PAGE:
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Five immune-boosting nutrients to get you ready for the cold season

With the winter months fast approaching, the season for bugs looms large. Thankfully nature has provided us with a wealth of nutrients to help fend off colds and flu. Whilst vitamin C and the mineral zinc are well-known as great immune-boosters there are 5 other key nutrients which are essential to keep you fighting fit this winter.

Clinical Nutritionist, Suzie Sawyer, shares these five top immune-boosting nutrients!

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Vitamin D tends to be associated with healthy bones and teeth, but it is also a key player in the health of the immune system.  Vitamin D is fondly known as the ‘sunshine’ vitamin because it’s primarily made on the skin in the presence of sunlight. So during the winter months, people living in the Northern Hemisphere, including the UK, are likely to be deficient.  This is the very reason that Public Health England recommend supplementation of Vitamin D for everyone, particularly during the winter.

So how does it work?  It would seem that vitamin D activates a key part of the immune system – the killer T-cells – that detect unwanted viruses and bacteria.  T-cells rely on vitamin D in order to activate, otherwise they would remain dormant.

As well as taking a supplement of vitamin D this winter, eat plenty of oily fish, particularly those containing small bones such as sardines, pilchards and mackerel.  However whilst they provide some vitamin D, they may not be sufficient to keep your immune system in tip-top shape all winter-long so supplementation is recommended.


You may be surprised to know that your gut is home to 70% of your immune system.  It’s actually the body’s largest protective barrier between you and the outside world, and these defences come in the form of beneficial, friendly bacteria or probiotics.

One of the most prevalent strains of friendly bacteria is lactobacillus acidophilus, which is often found in yoghurt with active cultures. Probiotics need feeding to be as efficient as possible. Foods such as Jerusalem artichokes, garlic, onions, lentils, oats and bananas will all feed these good guys and boost your immune system at the same time. You can also try a good quality probiotic supplement.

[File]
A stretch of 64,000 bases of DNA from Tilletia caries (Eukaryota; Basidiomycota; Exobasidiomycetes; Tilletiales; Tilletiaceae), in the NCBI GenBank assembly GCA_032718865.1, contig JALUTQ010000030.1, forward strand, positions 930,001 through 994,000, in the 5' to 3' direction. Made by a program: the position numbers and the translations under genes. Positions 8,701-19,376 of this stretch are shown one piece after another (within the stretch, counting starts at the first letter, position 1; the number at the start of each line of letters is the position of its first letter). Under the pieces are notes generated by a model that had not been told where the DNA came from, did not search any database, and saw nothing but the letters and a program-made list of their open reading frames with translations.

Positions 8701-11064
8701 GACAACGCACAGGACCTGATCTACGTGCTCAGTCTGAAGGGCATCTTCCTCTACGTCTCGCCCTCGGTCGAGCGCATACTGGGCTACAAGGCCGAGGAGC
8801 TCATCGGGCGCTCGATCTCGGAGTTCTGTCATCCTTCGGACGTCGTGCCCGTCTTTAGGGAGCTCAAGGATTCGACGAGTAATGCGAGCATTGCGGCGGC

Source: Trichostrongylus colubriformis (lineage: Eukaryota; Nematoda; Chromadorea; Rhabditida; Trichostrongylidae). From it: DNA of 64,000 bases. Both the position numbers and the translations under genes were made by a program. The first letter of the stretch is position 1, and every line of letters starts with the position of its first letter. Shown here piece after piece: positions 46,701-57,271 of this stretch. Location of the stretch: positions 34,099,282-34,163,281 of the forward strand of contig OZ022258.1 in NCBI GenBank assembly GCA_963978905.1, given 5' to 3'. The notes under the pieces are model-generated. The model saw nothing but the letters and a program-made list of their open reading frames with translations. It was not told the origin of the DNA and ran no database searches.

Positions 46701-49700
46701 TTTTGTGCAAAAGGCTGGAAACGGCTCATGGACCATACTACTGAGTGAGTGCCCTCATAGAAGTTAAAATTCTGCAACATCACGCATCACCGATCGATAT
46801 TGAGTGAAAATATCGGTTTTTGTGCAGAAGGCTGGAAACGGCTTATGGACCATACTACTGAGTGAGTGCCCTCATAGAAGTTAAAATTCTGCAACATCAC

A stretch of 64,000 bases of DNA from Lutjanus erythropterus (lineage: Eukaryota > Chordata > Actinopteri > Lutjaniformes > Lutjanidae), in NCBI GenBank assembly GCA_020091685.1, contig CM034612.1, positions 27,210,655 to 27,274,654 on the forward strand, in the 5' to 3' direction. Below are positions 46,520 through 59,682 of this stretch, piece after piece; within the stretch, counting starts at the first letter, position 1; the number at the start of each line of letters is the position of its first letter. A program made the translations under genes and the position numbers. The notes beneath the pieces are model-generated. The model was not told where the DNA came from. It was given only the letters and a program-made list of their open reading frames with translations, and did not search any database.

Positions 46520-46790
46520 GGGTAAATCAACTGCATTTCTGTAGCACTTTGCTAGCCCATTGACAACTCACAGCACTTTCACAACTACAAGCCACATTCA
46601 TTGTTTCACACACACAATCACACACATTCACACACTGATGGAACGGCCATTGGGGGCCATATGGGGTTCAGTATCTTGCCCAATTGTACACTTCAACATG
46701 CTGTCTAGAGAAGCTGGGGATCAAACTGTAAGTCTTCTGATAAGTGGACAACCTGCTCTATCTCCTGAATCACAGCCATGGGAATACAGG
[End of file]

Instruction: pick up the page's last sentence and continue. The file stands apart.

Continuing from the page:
Women in particular may associate vitamin B6 with supporting good hormone balance, but it also plays an important role in the immune system.  Vitamin B6 helps to increase antibody reactions which fight infections, and also stimulates the production of T-cells.


The good news is that vitamin B6 is rarely deficient in the diet.  However, increasing intake is going to have a positive effect on the immune system.  Avocados (great on toast for breakfast), bananas (an excellent afternoon snack), salmon (also packed with health-giving omega-3 fats), and foods containing wholegrain flour (such as whole wheat bread) provide excellent amounts of vitamin B6.


Beta-carotene is turned into vitamin A in the body when needed, which is essential for the health of the immune system as well as vision and cell integrity.

Vitamin A itself is mainly available in animal produce such as meat, liver, eggs, butter and cheese, so vegetarian and vegans may be lacking. However, beta-carotene is widely available in lots of brightly coloured fruits and vegetables including carrots, butternut squash, broccoli, kale and cantaloupe melon.

Beta carotene is converted into vitamin A when needed but it does require sufficient protein, zinc and vitamin C to do so.  A diet rich in brightly coloured fruits and vegetables, plus adequate protein either from animal or vegetable sources, together with some nuts and seeds will ensure beta-carotene can carry out its work most effectively.


As with a number of other nutrients, vitamin E improves B-cell and T-cell function (both key parts of the immune system). It also protects white blood cells from damage.  However, just like many other nutrients, vitamin E doesn’t work in isolation; it works hand-in-hand with selenium.

Luckily wheat germ and whole wheat flour both contain good amounts of these two nutrients so try to include these in your diet. Avocados, sunflower seeds and oils are all great sources of vitamin E.